I am amazed by what some people are saying about the presidential candidates.
I don’t make a habit of using my Web site as a forum for voicing my political views — especially political views on the presidential level — especially during an election year.
But the other day I got a phone call from my sister-in-law, Missy. Missy had heard on the radio that the democratic candidate, John Kerry, was coming to the Grand Canyon on a campaign stop. (I really did have to wonder about that. The vast majority of people at the GC are not registered to vote in the U.S., probably because they don’t live in the U.S. I suspect he just wanted to see the GC and figured he’d make the trip a write-off by doing it on his campaign tour.) I’m not quite sure why Missy brought this to my attention. Perhaps she thought I was at the GC. (She did call me on my cell phone.) But it got us talking about the candidates.
My brother and his wife live in New Jersey. Like many people who live in New Jersey, they’re in tune with reality (as opposed to the current fairy tale about truth, justice, and the American way spun by the republican party and its chief talking head, George Jr.). Like me, they believe that the current president sold the country a bill of goods when he claimed a war in Iraq was necessary to prevent Saddam Hussein from wiping us out with his weapons of mass destruction (WMD). I’m not sure why he really started that war, but I do recall his repeated claims at a press conference that we were going to “change the world.” Perhaps he wanted to go down in history books as the president who changed the world? Or maybe his motives were more basic: a desire to help out his Texas buddies and their friends with lucrative contracts for the rebuilding of Iraq.
Anyway, Missy told me she was really caught up in the election stuff this year. I told her I was looking forward to the debates. I said that Kerry would wipe the floor with George Jr. Although I believe George is an excellent speaker and can read a speech so well that even I can start believing and (heaven help me) agreeing with him, I don’t think he’ll be able to answer the questions in a debate without resorting to pre-rehearsed speeches. I’m just curious to see how much he can memorize in advance, how well he can match those canned responses with live questions, and how much the panel of questioners let him get away with.
Missy also brought up something that I’d noticed and had me concerned. It was the fact that the pro-Bush people were extremely pro-Bush to the extent that they wouldn’t even discuss Bush’s shortcomings or Kerry’s strengths. It was like these people were brainwashed. Very scary. Needless to say, it’s keeping me pretty quiet where I know I’m around Bush supporters.
It reminds me of something that happened when I was a freshman in college. Mind you, I was 17 years old at the time and this has stuck with me since it happened. It was in economics class. The professor had a discussion going and a guy named Mike from Pennsylvania stated “America is the greatest country in the world.” That’s a fine statement, but when the professor asked him why, he couldn’t explain why. He just kept repeating his original statement, as if it were an explanation. Another guy in the class whose name was also Mike, was all over that. Soon a mini war had erupted with PA Mike repeating his statement over and over while the other Mike (let’s call him Commie Mike) kept giving all kinds of examples of why America might not be the greatest country in the world. Poor PA Mike was terribly upset — kind of like a staunch republican having to listen to evidence that Bush may have known all along that Iraq didn’t have WMD. And Commie Mike was getting frustrated, trying to debate an issue with a person who just couldn’t argue his side. The professor just sat back in his chair with a smile on his face. We were getting a lesson — at least I was — and he wasn’t doing a thing.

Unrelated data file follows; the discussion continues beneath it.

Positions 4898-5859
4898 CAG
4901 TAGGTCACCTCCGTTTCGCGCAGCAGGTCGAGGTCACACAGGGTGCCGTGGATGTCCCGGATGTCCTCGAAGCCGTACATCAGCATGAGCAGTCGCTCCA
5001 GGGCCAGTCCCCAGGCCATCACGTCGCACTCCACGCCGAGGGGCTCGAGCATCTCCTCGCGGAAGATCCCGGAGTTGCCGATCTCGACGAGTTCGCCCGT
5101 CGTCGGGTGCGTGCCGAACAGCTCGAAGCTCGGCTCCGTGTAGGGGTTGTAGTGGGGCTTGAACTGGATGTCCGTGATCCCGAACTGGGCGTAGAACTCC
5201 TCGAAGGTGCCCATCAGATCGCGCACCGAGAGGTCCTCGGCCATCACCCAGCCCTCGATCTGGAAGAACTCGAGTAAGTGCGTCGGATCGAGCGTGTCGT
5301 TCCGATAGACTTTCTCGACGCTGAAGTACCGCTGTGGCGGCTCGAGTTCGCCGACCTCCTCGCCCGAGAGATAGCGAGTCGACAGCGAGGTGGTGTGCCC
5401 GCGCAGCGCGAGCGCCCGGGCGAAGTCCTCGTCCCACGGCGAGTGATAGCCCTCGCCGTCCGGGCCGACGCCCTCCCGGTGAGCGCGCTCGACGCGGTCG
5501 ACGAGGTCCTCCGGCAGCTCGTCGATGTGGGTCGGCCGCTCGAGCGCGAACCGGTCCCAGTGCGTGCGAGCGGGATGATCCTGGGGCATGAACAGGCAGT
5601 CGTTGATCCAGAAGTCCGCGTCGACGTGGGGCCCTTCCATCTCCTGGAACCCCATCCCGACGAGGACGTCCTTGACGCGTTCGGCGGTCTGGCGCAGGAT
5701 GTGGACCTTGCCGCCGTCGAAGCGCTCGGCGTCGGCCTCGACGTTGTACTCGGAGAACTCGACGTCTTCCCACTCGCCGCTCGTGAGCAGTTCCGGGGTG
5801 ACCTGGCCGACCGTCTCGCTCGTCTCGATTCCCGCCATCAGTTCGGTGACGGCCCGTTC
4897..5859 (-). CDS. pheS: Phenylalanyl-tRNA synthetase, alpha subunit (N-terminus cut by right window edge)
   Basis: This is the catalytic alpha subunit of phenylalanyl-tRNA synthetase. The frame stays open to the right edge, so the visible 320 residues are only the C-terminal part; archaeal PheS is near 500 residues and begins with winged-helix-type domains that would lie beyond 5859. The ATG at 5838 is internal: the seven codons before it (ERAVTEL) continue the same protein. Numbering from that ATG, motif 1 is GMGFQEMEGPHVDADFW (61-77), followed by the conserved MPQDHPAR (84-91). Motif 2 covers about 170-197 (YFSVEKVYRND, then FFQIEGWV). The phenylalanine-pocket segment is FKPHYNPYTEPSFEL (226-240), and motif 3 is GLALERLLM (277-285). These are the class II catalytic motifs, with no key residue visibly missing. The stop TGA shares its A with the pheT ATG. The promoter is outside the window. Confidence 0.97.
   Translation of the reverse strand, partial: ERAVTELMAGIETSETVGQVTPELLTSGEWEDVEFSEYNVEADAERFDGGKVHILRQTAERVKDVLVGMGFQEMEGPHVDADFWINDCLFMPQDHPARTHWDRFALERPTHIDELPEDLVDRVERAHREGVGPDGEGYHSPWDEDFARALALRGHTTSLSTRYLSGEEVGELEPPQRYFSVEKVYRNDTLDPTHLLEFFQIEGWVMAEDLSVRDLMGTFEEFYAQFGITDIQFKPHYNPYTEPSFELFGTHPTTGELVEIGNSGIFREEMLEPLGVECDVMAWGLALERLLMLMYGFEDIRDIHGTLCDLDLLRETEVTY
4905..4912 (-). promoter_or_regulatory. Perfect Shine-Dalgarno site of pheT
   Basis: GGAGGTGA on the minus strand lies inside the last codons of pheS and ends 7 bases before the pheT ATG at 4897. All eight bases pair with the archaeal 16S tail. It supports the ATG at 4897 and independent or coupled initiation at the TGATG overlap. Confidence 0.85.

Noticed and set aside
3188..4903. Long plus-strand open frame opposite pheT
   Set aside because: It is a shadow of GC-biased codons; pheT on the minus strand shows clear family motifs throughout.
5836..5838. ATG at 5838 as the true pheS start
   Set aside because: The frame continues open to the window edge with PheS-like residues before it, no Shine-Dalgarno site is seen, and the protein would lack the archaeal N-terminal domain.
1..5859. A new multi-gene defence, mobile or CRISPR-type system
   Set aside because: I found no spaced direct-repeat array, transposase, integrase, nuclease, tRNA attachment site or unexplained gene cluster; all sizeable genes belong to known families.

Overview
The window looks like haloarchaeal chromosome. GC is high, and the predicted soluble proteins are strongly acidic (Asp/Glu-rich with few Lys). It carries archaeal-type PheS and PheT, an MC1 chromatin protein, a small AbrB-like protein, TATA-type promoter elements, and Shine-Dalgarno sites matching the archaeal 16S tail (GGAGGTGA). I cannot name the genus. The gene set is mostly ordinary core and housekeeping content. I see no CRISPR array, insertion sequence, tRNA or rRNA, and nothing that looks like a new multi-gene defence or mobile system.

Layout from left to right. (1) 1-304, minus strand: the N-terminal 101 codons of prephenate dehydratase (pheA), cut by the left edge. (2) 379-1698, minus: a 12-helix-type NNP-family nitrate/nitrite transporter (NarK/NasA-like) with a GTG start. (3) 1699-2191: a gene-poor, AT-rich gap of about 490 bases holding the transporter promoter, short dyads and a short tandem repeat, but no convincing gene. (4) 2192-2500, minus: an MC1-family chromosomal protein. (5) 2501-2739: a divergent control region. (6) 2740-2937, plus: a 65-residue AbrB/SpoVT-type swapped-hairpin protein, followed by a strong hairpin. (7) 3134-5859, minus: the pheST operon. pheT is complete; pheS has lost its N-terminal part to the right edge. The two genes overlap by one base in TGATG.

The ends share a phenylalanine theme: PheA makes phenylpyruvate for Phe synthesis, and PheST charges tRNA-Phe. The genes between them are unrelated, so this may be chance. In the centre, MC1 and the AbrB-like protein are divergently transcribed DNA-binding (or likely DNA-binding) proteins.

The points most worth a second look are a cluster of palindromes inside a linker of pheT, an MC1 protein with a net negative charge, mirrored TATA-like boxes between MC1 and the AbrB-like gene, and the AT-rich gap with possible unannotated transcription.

Anyway, I don’t think much of Bush. I don’t think much of Kerry, either, but he’s got to be better than another four years of Bush. I don’t think we should be in Iraq. I don’t think we should have alienated ourselves from the rest of the western world. I think the U.S. should be a team player; not the bully with the best toys who starts trouble with less fortunate kids. I also think we should work on freeing ourselves from dependence on foreign oil — or any oil. Heck, the world will run out sooner or later. And I think the government should be more concerned with U.S. jobs going overseas and affordable health care than whether Iraq has good roads and sewer systems.
But heck, that’s just me. What do I know?